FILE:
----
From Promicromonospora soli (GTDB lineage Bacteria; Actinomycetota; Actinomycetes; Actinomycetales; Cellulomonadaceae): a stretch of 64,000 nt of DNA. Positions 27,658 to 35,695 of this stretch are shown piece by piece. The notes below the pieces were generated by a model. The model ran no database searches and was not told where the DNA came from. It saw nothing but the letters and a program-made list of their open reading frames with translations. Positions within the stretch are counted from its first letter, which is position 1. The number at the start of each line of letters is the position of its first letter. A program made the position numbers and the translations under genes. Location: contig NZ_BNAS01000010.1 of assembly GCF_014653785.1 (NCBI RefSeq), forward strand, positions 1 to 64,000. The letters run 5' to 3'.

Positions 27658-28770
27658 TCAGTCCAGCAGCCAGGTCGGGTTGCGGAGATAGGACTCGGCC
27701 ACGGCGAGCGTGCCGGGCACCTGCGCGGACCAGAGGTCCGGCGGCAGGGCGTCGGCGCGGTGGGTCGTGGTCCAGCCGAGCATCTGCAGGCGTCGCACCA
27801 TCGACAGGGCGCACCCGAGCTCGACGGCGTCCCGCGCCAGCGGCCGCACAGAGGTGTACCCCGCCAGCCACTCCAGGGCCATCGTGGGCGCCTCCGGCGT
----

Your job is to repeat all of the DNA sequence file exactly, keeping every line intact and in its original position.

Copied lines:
From Promicromonospora soli (GTDB lineage Bacteria; Actinomycetota; Actinomycetes; Actinomycetales; Cellulomonadaceae): a stretch of 64,000 nt of DNA. Positions 27,658 to 35,695 of this stretch are shown piece by piece. The notes below the pieces were generated by a model. The model ran no database searches and was not told where the DNA came from. It saw nothing but the letters and a program-made list of their open reading frames with translations. Positions within the stretch are counted from its first letter, which is position 1. The number at the start of each line of letters is the position of its first letter. A program made the position numbers and the translations under genes. Location: contig NZ_BNAS01000010.1 of assembly GCF_014653785.1 (NCBI RefSeq), forward strand, positions 1 to 64,000. The letters run 5' to 3'.

Positions 27658-28770
27658 TCAGTCCAGCAGCCAGGTCGGGTTGCGGAGATAGGACTCGGCC
27701 ACGGCGAGCGTGCCGGGCACCTGCGCGGACCAGAGGTCCGGCGGCAGGGCGTCGGCGCGGTGGGTCGTGGTCCAGCCGAGCATCTGCAGGCGTCGCACCA
27801 TCGACAGGGCGCACCCGAGCTCGACGGCGTCCCGCGCCAGCGGCCGCACAGAGGTGTACCCCGCCAGCCACTCCAGGGCCATCGTGGGCGCCTCCGGCGT